Friday, February 28, 2014

Title: Precision Crowdsourcing: Leveraging the Contributory Potential of User Feedback
Speaker: Loren Terveen (CS, University of Minnesota)
Date: Wednesday, March 5
Time: 12-1pm
Room: GHC 6501

I will discuss my group’s emerging work on Precision Crowdsourcing: crafting targeted requests to information consumers with the goal of closing the loop and turning them into contributors. I will talk about the general approach, then illustrate it through a project we’ve done in Cyclopath. Specifically, we designed and studied several mechanisms Cyclopath users could use to give feedback on bicycling routes they had requested. We analyzed naturally occurring textual route feedback, and found that it contained a significant amount of information that would be useful to the system, e.g., evaluations of road segments and suggestions of alternative routes. We then designed a new UI to let users provide and explain feedback, and ran an experiment that showed promise that users would give and explain route feedback, and that the system could extract useful information from it.

Loren Terveen is a Professor of Computer Science at the University of Minnesota. His research interests include a variety of topics in human-computer interaction and social computing. He helped develop one of the early recommender web sites (PHOAKS) and recently has led projects that have: revealed new information about how valuable content is created on Wikipedia and the lifecycle of Wikipedia users, produced and deployed new interface designs to enhance participation in online communities, developed a novel location-aware messaging system, and combined wiki and geographical information systems technologies to create social web sites that let people enter and access information about places in their local communities. 

Prof. Terveen received his Ph.D. 1991 from the University of Texas at Austin, then spent 11 years at Bell Labs and AT&T Labs before joining the University of Minnesota. He has served the human-computer interaction community in various leadership roles, including as co-chair of the CHI and IUI conferences, program chair of CSCW, and a member of the SIGCHI Executive Committee.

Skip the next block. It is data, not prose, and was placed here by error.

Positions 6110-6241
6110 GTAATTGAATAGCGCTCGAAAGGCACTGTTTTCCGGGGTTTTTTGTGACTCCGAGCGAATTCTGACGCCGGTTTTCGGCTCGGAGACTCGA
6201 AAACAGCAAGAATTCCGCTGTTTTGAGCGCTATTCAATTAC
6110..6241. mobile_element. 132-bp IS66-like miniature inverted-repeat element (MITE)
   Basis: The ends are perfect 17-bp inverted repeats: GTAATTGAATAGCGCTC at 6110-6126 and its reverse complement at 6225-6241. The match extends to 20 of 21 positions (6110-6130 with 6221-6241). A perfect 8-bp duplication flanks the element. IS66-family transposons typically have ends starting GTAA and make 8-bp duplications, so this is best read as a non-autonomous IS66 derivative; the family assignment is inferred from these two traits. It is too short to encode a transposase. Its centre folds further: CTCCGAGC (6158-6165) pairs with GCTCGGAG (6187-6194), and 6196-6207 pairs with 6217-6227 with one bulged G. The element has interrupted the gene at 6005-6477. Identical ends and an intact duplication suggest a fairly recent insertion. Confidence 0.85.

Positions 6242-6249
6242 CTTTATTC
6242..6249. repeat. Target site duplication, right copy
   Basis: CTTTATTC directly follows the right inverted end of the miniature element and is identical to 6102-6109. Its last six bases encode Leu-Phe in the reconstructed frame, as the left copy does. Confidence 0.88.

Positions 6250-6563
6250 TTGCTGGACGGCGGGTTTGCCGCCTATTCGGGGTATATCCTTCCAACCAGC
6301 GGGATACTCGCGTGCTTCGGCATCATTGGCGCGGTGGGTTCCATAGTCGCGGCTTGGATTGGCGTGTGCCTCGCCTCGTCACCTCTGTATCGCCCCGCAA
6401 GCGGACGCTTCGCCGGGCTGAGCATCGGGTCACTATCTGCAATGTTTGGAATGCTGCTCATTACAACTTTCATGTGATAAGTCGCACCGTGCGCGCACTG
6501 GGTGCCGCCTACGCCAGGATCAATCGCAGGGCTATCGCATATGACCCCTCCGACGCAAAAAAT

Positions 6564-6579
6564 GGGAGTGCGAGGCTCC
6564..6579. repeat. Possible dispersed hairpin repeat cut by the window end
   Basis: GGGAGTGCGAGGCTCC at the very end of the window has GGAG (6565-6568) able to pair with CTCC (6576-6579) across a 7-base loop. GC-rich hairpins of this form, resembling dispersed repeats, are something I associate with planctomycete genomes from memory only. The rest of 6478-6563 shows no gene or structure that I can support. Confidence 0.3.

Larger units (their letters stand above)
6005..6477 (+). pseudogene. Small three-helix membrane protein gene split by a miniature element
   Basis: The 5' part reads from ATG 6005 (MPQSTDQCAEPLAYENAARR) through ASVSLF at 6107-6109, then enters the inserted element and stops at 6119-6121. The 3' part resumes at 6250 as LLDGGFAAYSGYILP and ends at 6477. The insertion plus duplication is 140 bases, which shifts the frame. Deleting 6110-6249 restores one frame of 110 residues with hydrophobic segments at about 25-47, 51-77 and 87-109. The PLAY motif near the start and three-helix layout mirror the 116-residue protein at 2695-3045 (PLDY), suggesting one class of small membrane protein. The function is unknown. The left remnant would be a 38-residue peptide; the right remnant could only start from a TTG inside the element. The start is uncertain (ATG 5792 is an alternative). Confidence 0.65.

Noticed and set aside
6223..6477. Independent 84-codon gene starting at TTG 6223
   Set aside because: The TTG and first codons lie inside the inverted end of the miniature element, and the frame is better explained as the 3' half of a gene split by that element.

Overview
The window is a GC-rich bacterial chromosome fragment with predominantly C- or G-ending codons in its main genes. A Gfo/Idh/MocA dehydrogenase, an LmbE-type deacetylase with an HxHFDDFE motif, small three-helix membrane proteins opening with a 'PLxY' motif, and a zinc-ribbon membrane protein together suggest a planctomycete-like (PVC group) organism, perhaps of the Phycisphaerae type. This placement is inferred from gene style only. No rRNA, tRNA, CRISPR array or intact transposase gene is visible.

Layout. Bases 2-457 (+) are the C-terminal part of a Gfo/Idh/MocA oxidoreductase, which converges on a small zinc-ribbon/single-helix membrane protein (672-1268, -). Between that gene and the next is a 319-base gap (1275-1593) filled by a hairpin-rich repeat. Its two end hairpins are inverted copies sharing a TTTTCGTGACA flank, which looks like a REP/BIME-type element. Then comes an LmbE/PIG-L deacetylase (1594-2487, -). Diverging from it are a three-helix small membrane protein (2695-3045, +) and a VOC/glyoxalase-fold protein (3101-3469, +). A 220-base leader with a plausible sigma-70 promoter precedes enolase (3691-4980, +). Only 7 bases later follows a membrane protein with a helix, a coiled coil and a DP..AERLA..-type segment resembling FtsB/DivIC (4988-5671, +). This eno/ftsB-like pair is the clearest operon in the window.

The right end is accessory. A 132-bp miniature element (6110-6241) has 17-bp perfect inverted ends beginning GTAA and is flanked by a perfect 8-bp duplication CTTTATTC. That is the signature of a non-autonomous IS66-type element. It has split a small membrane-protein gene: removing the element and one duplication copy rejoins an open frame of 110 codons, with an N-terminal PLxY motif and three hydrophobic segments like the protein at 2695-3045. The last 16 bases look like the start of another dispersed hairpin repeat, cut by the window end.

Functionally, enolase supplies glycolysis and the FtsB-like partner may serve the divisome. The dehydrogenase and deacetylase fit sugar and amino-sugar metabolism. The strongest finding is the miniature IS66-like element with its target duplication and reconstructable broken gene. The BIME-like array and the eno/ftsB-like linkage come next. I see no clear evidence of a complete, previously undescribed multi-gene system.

Friday, February 7, 2014

Title: Synergy of Machine Intelligence and Human Computation
Speaker: Ece Kamar (Microsoft Research)
Date: Wednesday, February 12
Time: 12-1pm
Room: GHC 8102

Human computation has offered new opportunities for making computer systems smarter and more capable with easy access to human intelligence on demand. Making human computation a reliable component of computer systems requires moving away from manual designs and controls towards generalizable automation techniques, algorithms, models and designs. In this talk, I will present an overview of our recent research efforts towards this goal that have emerged through our collaboration with the Zooniverse citizen science effort. I will start by showing how machine learning and decision-theoretic reasoning can be used in harmony to leverage the complementary strengths of humans and computational agents to solve crowdsourcing tasks efficiently. This methodology, which we refer to as CrowdSynth, includes predictive models for inference and efficient algorithms for making effective decisions, is shown empirically to maximize the efficiency of a large-scale crowdsourcing operation. Next, I will present how predictive modeling can be used to make inferences about attention and engagement of workers. I will conclude the talk by presenting a study of how different financial incentives provided to paid workers affect their speed, quality and attention and how their performance on a difficult citizen science task compare to volunteers.

Ece Kamar is a researcher at the Adaptive Systems and Interaction group at Microsoft Research Redmond. Ece earned her Ph.D. in computer science from Harvard University. While at Harvard, she received the Microsoft Research fellowship and Robert L. Wallace Prize Fellowship for her work on Artificial Intelligence. She currently serves in the program committee of conferences such as AAAI, AAMAS, IJCAI, WWW, UAI and HCOMP. Her research interests include human-computer collaboration, decision-making under uncertainty, probabilistic reasoning and mechanism design with a focus on real-world applications that bring people and adaptive agents together.